Statefullness and Concurrency


Imagine a stateless conversation…

Mr Stateless — How are you today?
Ms Stateful — Great thanks
Mr Stateless — How are you today?
Ms Stateful — I already told you, Great

… and so on. Not very productive, is it? So, when a functional programmer next tells you that state is evil, act like Mr. Stateless and drive them crazy!

What your functional programming friend is really saying is that for many reason state needs to be contained. Uncontrolled state and stateful objects make software —

  • hard to test and debug because it is difficult to tell what state it is in at any given time.
  • more difficult to reason about as time and order must be accounted for.
  • Makes multi-tasking, multi-threading and multi-core work much more difficult.

I would like to expand on the last point. Java uses the synchronize keyword to protect actions on common data from changing it in the middle of an operation. Firstly the developer must be savvy enough to avoid deadlocks. These are where two or more pieces of code are blocked because they are each waiting on synchronized data held by the other. If synchronization is too fine-grained there will be significant delays due to checking and task switching. If too course grained, the application will behave like there was only one CPU and thread since every other thread is waiting on data locked elsewhere. This is a very common bottleneck in large Java applications.

In short synchronizing is hard. By isolating and quarantining known stateful operations, the code is easier to reason about and test.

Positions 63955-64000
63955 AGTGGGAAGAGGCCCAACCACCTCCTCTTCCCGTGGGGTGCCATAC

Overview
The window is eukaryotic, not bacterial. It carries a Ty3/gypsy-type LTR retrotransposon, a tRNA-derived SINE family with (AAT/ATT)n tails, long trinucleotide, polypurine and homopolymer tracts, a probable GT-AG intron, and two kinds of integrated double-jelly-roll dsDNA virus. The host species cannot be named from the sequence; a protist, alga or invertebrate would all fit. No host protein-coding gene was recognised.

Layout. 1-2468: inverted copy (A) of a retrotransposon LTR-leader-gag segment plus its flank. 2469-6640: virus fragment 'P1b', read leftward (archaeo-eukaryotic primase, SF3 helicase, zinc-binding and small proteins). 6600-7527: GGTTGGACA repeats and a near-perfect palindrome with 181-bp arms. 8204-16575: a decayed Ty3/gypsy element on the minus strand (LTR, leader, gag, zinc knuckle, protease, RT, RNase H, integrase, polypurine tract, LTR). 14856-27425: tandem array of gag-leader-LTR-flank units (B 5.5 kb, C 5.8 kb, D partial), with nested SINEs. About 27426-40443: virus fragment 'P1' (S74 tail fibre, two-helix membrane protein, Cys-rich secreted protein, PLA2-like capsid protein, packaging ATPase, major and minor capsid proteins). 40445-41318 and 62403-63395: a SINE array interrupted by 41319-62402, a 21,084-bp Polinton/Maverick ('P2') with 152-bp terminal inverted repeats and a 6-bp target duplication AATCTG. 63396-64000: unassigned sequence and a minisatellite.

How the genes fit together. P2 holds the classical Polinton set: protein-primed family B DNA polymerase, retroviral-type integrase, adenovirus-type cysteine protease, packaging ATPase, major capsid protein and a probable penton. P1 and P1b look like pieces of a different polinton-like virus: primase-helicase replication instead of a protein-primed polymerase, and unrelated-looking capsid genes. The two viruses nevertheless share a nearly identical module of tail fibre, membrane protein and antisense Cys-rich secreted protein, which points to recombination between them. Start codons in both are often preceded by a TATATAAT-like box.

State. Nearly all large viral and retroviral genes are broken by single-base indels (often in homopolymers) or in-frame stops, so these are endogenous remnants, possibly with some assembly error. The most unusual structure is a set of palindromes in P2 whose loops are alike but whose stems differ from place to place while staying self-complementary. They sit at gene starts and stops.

Functional languages have a diverse set of features to quarantine stateful operations. Haskell has stateful monads, Erlang has message passing and Scala has Actors to make a few.

Lispz is in a different environment. All code and DOM manipulation (display) in the browser is on a single thread. There is still some multi-tasking since code can switch to a different context when waiting for asynchronous events (http requests, timeouts, user interaction, etc). Unlike many server-based systems, a developer can expect data to remain unchanged until the code makes an asynchronous request. After that all bets are off.

Also, browser based software must deal with the intrinsically stateful DOM (document object model) that lies behind the page content we see.

For these reason Lispz

  • isolates state changes to specific objects and arrays
  • uses a syntax that highlights as dangerous in an editor
  • doesn’t make stateful actions so difficult as to make the system hard to use.

Lispz does not support variables directly. Everything is accessed by reference. As with all of Lispz, this is by custom, not by policing. This means that with a knowledge of JavaScript you can cheat – just don’t do it.

A dictionary can created is a way that it can hold stateful data. It can also be provided with seed data to start it off…

(ref stateful-data (stateful))
(ref stateful-data (stateful) { name: "hello" seed: { more: "less" less: "more" }})

Once a reference to a stateful object has been created it is possible to change data from the root of the dictionary tree using _merge!_, _replace!_ or _delete!_.

(stateful-data.replace! { name: "goodbye" })
## ==> { name: "goodbye" seed: { more: "less" less: "more" }}
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